The UK has committed to apply the MTCR's common export control policy to our list of controlled items according to our own national export control legislation. Greatest restraint is applied to "Category I" systems. These comprise complete rocket systems capable of carrying at least a 500kg payload to a range of at least 300km, and their complete sub-systems and production facilities. For these systems, there is a strong presumption to deny transfer among MTCR members. However, an "aide memoire" attached to the MTCR states that the regime does not supersede any agreement that came into force prior to 1997. This, for example, allows the transfer of Category 1 systems between NATO members.

e)  Nuclear Weapons Free Zones

  The UK supports the principle of Nuclear Weapon Free Zones (NWFZs) treaties, which are regional in nature and set out the international legal constraints on the stationing, use and transiting of nuclear weapons among the States party to them. We believe they can make a valuable contribution to nuclear non-proliferation and global and regional peace and security.

  For that reason, we have signed and ratified the relevant Protocols to the Treaties establishing NWFZs in:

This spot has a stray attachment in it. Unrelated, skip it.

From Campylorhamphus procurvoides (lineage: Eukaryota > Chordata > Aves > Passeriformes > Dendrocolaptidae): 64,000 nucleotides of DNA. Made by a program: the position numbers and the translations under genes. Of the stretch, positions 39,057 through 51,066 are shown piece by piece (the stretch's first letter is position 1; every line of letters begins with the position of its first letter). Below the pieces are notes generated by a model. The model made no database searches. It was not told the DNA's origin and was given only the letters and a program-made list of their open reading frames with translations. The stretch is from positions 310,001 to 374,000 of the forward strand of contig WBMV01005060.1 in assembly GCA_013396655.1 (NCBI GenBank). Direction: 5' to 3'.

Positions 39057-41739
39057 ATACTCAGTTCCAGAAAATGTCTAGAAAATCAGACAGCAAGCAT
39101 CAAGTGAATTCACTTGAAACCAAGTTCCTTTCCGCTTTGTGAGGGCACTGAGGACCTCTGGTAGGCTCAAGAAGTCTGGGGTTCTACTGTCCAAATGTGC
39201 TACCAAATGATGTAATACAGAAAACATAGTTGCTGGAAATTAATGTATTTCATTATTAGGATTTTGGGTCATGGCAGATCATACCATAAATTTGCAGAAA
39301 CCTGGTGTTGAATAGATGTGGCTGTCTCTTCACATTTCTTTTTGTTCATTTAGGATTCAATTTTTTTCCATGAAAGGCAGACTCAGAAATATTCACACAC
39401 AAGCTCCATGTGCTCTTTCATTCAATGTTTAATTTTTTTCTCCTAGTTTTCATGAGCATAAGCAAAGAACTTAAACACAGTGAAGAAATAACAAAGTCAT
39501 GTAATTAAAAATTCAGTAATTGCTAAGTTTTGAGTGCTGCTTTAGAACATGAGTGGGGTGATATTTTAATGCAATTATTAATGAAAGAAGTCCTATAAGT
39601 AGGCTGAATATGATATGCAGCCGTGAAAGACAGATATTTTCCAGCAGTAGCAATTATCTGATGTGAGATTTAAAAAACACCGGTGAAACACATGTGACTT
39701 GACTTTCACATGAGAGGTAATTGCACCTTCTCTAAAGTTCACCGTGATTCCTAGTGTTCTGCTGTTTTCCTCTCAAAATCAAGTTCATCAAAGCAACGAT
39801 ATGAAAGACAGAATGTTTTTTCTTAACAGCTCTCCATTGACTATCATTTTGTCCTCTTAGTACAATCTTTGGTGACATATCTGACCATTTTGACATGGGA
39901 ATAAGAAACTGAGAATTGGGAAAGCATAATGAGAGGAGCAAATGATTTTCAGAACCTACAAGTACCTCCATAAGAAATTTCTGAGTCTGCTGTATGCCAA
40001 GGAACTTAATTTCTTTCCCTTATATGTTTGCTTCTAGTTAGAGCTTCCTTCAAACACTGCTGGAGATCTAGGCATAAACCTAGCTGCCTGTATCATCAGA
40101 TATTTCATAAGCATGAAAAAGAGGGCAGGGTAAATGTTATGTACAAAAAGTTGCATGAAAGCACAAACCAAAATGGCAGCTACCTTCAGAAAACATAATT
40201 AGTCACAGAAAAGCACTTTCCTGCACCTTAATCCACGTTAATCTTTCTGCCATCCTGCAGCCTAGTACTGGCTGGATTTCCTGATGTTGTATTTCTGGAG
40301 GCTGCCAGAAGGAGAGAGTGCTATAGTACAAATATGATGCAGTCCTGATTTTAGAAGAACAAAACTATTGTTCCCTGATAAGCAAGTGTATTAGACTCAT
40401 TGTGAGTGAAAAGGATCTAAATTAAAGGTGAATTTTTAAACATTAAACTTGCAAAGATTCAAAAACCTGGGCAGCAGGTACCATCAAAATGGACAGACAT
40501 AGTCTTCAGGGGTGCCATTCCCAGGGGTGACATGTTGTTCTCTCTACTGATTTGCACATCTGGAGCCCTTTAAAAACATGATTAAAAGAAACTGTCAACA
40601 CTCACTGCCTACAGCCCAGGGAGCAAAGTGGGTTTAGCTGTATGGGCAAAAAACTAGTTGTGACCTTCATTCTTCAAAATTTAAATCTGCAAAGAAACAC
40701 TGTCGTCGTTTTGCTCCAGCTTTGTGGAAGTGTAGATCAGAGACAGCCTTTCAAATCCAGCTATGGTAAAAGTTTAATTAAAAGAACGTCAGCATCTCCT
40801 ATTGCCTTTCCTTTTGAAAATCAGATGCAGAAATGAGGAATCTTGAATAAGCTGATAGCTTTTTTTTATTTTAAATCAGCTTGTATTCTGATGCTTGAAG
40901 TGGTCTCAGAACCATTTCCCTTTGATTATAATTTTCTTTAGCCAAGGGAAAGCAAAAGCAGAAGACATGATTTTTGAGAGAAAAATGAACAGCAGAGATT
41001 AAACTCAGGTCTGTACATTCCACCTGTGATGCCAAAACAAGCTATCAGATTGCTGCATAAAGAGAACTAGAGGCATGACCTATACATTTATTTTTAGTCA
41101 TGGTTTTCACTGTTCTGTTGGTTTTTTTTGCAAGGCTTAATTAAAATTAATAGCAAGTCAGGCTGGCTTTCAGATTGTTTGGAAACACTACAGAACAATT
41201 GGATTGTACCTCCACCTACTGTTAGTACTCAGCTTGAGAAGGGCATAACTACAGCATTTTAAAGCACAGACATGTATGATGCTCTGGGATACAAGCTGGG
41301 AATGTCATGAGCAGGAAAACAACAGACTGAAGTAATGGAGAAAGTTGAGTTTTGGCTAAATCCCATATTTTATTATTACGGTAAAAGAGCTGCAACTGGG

—  Latin America (Tlatelolco). This treaty prohibits inter alia the testing, deployment, possession and use of nuclear weapons or explosive devices in the Territories of the States party to the Treaty.

    —  The South Pacific (Raratonga). This treaty applies to an area south of the equator, including Australia. Parties are bound inter alia to prevent the stationing and testing of nuclear weapons and explosive devices within their territory.

    —  Africa (Pelindaba). This treaty, inter alia, prohibits the stationing of nuclear weapons and explosive devices within the territory of States Parties.

  The consequence of UK ratification of these Protocols is, inter alia, an undertaking by us not to test nuclear weapons within the zone of the Treaties or to contribute to any act which would constitute a violation of the Treaties or the relevant protocol by States Parties, and, where relevant, that our Overseas Territories situated within the zone of the Treaties will be subject to certain of the provisions of those Treaties, including the prohibition on stationing nuclear weapons within those Territories situated within the zone.